As a sailor, I thought I'd post the unwritten rules by which we ply our craft.
1: Any sailboat is automatically superior to motor
vessels. Also, sailboats have the right of way (which is totally a thing). Be sure to motor
with your sails
up so everyone knows you’re a sailboat.
2: Any time you see a commercial
cargo vessel coming, tack across their bow to assert your right-of-way, even though you’re probably in a restricted maneuvering channel that you don’t know about because your charts
are as old as your boat. The winds around gigantic vessels are very predictable so you won't wind
up de-powering right in front of them and catching your rigging
in their weighed anchor
Rule 3: Any two sailboats travelling the same direction are racing
. When sailboats are racing
, everyone else is to clear the sailing grounds of traffic. Sailboats racing are automatically superior to all other sailboats. Also they have the right-of-way.
Rule 4: If you can steal another sailboat’s air, do it.
Rule 5: If you’re close hauled and above hull-speed, you are the stand on vessel. Everyone else should acknowledge your superior seamanship by getting out of the way.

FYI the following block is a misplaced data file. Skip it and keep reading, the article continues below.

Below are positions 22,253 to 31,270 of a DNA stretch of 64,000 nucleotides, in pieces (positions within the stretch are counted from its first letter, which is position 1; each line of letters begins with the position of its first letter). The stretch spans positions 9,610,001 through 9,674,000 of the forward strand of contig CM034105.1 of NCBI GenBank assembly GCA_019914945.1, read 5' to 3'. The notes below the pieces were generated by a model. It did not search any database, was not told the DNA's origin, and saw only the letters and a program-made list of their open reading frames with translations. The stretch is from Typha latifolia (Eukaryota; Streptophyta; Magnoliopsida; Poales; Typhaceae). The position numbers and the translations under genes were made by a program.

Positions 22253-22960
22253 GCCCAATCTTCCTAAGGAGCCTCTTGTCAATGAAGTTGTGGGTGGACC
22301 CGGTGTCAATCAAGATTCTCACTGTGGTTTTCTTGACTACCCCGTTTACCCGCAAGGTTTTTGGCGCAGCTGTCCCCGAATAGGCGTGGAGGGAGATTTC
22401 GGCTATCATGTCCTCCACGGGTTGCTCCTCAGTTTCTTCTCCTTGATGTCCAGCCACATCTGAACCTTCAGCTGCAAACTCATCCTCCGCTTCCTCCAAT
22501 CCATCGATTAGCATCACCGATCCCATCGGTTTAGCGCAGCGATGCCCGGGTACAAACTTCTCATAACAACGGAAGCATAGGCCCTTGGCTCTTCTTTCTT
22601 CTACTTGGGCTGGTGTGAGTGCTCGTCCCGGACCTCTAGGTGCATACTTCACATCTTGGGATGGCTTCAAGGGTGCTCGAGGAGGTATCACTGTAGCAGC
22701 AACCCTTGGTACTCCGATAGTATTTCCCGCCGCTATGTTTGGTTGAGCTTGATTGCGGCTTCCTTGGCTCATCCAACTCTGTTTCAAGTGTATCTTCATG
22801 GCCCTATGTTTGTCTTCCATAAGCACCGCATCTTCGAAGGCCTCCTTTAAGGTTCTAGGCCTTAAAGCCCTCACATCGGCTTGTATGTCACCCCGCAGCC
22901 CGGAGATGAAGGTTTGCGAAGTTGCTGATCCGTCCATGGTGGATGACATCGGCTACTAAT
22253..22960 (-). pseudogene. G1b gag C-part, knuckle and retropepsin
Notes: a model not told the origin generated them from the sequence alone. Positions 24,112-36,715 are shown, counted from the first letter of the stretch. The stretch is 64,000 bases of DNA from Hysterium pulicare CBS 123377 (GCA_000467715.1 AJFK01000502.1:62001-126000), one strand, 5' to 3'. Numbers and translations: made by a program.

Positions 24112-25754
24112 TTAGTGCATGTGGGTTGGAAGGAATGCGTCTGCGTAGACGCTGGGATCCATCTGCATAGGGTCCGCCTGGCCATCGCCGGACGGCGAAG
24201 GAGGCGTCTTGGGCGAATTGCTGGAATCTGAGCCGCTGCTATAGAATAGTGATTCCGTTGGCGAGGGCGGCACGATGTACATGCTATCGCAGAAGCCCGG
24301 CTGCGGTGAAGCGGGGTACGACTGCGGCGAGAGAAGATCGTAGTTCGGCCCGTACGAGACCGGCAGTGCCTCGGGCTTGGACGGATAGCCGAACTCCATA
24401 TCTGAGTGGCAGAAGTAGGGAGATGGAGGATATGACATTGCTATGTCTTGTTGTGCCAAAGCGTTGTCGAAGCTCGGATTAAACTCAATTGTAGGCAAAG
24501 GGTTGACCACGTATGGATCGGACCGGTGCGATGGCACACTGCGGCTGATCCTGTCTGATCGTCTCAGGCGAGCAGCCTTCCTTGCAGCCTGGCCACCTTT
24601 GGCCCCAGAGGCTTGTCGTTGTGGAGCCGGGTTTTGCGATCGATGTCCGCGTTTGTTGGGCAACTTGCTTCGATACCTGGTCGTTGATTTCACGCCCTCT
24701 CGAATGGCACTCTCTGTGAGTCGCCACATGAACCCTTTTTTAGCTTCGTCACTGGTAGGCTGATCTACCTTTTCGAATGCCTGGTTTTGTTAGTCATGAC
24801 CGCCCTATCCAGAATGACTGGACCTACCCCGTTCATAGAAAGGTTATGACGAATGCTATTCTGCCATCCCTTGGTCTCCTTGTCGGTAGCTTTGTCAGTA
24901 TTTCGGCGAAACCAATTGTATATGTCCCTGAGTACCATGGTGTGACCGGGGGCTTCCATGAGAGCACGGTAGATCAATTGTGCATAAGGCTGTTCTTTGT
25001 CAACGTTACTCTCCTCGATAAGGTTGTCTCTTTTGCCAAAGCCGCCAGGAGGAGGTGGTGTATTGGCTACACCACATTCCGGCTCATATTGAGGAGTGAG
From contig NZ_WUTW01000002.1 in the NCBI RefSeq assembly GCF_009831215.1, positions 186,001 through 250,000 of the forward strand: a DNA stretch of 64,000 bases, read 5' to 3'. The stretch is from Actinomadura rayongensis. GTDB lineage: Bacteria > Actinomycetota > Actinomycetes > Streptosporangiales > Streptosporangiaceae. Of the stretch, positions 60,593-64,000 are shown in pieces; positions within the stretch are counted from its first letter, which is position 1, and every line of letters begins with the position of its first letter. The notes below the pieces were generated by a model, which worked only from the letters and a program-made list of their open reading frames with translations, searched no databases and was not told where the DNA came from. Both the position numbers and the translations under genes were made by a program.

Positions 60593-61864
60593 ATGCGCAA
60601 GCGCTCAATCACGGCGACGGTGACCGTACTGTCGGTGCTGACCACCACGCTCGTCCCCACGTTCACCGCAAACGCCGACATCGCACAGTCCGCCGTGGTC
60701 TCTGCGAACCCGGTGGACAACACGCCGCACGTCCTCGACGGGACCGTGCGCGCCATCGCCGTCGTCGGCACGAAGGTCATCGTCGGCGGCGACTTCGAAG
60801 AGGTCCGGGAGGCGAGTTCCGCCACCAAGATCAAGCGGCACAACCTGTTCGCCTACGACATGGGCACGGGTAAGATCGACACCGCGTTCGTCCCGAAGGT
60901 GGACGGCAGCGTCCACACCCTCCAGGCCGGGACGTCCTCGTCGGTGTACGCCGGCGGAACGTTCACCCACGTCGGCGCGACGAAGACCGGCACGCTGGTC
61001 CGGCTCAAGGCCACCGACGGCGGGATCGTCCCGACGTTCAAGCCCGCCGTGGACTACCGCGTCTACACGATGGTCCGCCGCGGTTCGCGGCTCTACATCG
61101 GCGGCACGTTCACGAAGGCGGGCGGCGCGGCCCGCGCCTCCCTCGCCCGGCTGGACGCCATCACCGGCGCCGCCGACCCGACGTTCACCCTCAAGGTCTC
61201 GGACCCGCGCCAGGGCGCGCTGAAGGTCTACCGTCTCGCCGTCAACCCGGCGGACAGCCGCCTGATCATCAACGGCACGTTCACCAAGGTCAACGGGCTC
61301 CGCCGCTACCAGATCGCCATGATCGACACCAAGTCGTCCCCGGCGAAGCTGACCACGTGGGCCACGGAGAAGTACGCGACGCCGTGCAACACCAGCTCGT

Rule 6: If you can figure out exactly which tack is a starboard tack, you have the right of way in some obscure circumstance that is difficult to explain because the jargon used to explain it is known only to sailors and because and only happens when boats are tacking nearby one another. Otherwise, just always steer for the stern of any boat you see.
Rule 7: Always sail into close quarters like mooring
fields and marinas
. Nobody will mind you tacking back and forth across narrow fairways and harbor entrances at 2 knots. When they wave and yell to acknowledge your superior seamanship, be sure to haul-in your mainsheet or loose your jib-sheet instead of waving back.
Rule 8: Don’t worry about proper lighting
, a VHF
, or even having a motor that works. That stuff is for modern-day softies, not real sailors.